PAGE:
And again, we need not think only in terms of skill deficiencies here - academic skills also lend themselves well to the "positive, and more positive still" vision of functioning. Getting good at skills like reading and math can only help, and getting even better can help even more.

So though we might think of these as two separate skill sets, the psychological and the academic, the truth is that one cannot exist without the other. And working to nurture one can only be aided by work that successfully nurtures the other!

On "The Methods"

Are joyousness and courage really skills?

So often, we are led to see "cheerfulness" and "bravery" as immutable character traits, which we all just have to some degree (with a lucky few having more than others). Still, there is a huge amount of evidence that people can become more cheerful and more brave with practice and learning (for example: it is very well-established that people can become less depressed and less anxious with behavioral changes!). And getting better at skills of joyousness and courage is not just a simple matter of maximizing one's cheer or maximizing one's bravery - there is such a thing, of course, as inappropriate joyousness (for example, mania or enjoyment of the wrong things) or excessive courage (for example, needless risk-taking).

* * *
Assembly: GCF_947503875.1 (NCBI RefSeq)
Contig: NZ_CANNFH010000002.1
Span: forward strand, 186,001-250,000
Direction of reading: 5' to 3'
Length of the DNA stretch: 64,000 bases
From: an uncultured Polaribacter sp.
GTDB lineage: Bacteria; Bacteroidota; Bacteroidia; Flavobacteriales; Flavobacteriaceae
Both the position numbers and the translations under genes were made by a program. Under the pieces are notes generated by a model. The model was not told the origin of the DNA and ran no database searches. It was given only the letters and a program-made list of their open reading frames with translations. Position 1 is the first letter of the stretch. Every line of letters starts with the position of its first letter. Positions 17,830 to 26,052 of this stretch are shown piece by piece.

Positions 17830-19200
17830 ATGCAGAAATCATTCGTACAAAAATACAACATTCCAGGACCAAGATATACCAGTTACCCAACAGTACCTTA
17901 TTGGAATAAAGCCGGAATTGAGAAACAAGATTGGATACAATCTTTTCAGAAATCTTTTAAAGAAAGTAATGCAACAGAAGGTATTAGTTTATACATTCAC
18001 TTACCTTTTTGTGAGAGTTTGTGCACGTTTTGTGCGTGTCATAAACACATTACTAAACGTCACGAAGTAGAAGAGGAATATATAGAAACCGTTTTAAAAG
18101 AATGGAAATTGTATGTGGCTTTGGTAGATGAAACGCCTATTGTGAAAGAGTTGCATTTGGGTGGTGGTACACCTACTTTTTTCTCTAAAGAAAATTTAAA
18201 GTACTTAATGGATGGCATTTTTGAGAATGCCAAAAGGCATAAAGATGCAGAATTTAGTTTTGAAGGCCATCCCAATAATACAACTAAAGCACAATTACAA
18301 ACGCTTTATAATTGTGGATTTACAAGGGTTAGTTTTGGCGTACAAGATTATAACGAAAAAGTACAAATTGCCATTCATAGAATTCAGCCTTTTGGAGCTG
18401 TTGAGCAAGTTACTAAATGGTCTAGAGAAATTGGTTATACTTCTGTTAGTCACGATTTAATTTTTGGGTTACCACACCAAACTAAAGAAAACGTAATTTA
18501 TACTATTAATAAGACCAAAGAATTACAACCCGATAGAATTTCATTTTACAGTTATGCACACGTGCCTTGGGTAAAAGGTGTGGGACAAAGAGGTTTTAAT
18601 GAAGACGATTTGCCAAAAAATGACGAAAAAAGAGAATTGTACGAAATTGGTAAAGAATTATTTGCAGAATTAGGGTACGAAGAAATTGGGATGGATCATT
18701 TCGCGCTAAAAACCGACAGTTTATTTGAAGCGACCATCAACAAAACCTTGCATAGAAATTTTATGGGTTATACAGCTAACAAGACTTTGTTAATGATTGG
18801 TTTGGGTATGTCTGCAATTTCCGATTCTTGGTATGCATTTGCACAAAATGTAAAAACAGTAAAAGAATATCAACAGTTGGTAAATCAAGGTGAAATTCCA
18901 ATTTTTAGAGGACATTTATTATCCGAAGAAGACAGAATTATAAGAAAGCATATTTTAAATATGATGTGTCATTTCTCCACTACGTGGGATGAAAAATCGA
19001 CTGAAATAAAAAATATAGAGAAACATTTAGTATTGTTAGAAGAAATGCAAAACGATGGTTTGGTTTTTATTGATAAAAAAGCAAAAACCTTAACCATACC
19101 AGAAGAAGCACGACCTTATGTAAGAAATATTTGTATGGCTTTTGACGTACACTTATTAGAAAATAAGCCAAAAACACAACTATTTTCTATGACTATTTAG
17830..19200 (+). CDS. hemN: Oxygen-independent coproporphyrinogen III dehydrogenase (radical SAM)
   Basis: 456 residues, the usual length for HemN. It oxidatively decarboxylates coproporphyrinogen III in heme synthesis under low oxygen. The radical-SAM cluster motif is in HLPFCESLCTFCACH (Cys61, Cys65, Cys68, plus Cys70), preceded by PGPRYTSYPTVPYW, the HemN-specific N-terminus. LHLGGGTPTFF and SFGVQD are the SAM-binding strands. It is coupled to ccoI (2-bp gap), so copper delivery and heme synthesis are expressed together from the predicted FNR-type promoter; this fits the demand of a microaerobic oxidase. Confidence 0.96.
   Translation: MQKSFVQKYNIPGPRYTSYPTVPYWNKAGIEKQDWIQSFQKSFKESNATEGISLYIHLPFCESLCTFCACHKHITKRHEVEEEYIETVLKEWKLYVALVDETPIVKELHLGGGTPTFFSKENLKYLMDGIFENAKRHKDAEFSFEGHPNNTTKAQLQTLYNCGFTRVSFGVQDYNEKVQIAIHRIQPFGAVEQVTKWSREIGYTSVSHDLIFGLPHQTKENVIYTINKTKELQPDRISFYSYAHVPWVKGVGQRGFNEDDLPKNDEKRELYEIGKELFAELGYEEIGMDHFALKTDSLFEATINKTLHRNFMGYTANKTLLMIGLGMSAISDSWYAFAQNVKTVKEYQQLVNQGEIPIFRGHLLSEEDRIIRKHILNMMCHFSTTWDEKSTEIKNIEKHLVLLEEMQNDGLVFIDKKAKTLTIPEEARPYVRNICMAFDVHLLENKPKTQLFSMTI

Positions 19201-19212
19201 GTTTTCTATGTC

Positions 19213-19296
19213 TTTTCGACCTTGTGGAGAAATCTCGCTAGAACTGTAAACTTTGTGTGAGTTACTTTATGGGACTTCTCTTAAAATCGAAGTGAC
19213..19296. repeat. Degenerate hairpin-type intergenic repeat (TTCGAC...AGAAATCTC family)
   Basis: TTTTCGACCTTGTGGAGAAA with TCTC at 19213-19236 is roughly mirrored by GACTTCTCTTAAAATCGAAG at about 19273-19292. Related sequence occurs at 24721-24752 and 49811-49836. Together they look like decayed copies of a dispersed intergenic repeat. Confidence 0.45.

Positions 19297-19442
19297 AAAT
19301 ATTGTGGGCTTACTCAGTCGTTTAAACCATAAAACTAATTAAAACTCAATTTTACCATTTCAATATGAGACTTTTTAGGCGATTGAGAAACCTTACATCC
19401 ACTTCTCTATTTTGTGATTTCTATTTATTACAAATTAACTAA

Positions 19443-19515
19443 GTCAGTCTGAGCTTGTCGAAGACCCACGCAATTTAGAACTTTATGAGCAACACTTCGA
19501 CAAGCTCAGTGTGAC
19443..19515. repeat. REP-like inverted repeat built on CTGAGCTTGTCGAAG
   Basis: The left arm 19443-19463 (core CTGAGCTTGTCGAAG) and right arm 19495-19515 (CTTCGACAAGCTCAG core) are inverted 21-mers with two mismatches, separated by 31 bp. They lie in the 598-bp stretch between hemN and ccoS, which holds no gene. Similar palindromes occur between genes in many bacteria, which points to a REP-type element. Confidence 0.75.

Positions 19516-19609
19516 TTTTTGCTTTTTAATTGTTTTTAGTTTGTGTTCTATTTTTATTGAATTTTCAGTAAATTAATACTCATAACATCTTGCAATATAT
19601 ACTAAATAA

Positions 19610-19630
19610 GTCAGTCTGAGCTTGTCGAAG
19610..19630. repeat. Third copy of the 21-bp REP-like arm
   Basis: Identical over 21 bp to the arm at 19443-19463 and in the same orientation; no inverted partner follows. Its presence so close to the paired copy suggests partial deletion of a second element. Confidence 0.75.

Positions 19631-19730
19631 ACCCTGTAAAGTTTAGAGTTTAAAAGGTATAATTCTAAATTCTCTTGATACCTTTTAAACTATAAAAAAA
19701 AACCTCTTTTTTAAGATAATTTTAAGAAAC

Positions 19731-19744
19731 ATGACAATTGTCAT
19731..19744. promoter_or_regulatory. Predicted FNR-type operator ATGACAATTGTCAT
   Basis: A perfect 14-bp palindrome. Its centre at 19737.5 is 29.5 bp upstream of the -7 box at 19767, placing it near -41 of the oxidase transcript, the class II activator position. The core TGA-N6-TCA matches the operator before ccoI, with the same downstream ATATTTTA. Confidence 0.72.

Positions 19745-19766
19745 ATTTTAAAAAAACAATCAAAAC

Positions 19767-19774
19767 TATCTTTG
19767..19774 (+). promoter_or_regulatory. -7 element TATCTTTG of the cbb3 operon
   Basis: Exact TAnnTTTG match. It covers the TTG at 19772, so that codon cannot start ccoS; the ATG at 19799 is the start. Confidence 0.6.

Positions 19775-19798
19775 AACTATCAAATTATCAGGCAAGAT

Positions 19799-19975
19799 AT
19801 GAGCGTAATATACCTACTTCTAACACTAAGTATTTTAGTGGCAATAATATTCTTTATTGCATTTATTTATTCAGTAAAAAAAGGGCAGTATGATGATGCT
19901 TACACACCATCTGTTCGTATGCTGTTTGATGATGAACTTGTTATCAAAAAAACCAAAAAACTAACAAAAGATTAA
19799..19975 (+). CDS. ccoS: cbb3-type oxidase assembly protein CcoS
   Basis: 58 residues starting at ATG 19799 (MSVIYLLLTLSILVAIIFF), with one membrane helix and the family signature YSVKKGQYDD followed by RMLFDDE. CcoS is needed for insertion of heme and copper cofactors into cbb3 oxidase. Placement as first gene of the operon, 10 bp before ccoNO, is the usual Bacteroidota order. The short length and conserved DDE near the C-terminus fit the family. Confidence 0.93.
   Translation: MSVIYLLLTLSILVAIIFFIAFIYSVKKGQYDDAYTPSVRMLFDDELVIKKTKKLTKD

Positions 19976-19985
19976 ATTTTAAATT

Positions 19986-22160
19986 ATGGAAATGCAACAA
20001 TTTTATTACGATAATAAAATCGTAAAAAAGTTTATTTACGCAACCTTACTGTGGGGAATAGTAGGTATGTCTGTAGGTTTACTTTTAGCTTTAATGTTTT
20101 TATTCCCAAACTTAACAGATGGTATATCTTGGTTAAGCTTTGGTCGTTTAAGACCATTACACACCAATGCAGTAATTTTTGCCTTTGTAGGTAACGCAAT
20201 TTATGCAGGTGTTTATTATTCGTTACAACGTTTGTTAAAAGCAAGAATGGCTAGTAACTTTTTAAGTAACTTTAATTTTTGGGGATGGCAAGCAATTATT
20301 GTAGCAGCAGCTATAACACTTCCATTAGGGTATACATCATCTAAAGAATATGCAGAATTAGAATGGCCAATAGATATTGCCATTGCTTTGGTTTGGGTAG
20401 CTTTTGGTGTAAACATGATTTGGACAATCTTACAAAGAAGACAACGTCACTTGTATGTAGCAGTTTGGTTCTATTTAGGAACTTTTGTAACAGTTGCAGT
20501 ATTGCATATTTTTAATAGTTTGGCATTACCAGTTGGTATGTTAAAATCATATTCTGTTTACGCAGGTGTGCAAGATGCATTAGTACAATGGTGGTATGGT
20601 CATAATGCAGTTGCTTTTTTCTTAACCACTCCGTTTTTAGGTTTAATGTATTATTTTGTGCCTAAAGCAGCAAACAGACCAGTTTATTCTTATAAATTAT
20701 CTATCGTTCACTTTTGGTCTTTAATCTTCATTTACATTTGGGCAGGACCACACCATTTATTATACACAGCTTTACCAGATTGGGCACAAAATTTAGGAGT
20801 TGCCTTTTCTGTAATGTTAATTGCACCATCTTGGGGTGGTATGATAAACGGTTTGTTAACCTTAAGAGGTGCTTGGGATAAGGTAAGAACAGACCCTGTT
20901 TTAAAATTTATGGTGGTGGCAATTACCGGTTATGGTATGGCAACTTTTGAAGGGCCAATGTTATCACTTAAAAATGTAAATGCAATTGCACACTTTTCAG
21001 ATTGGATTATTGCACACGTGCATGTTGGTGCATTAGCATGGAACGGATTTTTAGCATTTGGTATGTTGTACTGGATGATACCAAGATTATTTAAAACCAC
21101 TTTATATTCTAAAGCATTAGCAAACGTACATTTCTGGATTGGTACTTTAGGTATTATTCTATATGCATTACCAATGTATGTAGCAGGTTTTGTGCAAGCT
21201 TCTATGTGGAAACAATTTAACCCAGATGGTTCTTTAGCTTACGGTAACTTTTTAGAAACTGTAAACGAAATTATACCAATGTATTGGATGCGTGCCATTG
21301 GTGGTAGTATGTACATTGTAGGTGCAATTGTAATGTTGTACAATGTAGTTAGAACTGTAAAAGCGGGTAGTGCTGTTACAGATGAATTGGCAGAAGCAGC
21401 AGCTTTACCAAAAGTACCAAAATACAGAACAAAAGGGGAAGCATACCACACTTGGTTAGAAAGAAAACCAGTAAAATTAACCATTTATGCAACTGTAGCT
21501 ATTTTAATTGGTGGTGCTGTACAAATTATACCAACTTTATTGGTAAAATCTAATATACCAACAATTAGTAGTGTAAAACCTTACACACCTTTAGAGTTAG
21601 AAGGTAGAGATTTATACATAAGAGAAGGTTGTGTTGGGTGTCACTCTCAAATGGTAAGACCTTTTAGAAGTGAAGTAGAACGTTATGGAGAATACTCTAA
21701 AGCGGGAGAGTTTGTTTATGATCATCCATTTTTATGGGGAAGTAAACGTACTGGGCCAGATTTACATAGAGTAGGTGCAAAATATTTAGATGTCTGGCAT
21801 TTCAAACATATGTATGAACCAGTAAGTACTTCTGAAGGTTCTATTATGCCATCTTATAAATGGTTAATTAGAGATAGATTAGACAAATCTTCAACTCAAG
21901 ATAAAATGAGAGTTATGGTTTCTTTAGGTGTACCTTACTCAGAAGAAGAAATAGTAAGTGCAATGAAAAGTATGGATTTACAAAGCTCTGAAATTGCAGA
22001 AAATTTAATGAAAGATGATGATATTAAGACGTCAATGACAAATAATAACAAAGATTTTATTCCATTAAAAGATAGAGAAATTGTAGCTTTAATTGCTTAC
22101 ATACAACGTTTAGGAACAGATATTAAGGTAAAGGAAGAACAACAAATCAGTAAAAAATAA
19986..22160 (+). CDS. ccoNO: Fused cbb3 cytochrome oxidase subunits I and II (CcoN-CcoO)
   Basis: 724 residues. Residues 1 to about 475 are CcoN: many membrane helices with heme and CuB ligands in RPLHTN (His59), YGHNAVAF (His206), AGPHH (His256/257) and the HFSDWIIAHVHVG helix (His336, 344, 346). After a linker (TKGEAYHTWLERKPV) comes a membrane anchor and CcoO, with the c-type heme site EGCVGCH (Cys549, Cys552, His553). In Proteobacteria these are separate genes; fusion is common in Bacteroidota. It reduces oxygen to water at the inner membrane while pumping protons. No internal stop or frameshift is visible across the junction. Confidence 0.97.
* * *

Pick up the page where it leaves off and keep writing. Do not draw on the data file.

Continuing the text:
We see the skill of joyousness in terms of these component skills: enjoying aloneness, pleasure from approval, pleasure from one's own kindness, pleasure from discovery, pleasure from others’ kindness, pleasure from blessings, pleasure from affection, favorable attractions, gleefulness, and humor. 

And we see the skill of courage in terms of: estimating danger, overcoming fear of non-dangerous situations, and handling danger rationally; depending and knowing when to accept help; and independent thinking.

There is much that can be taught and learned about all of the above!

Idea: Successful skill-building takes time.

There is some common sense in this, perhaps. But lately various observers have popularized the notion that competence in a given skill takes not just time, but lots and lots of it; as Malcolm Gladwell wrote in his book Outliers, for example, "Researchers have settled on what they believe is the magic number for true expertise: ten thousand hours." And even less than total expertise takes considerable time; in a survey, some musicians estimated that it would take one thousand hours to learn to play the violin passably decently, and that it would take 50 hours to learn to play the harmonica (see the Research page).

If we've decided we want to teach anger control and conflict resolution, or join decision-making, or fortitude and frustration tolerance, or self-discipline - how many hours do these skill sets deserve? More or less than harmonica-playing? (Unfortunately, the answer in practice is often "less"; see the Research page for more on this.)

True commitment to this sort of skill-building demands that we find ways to devote hours to it; the more, the better.

Idea: Skills are best built in the context of a positive relationship.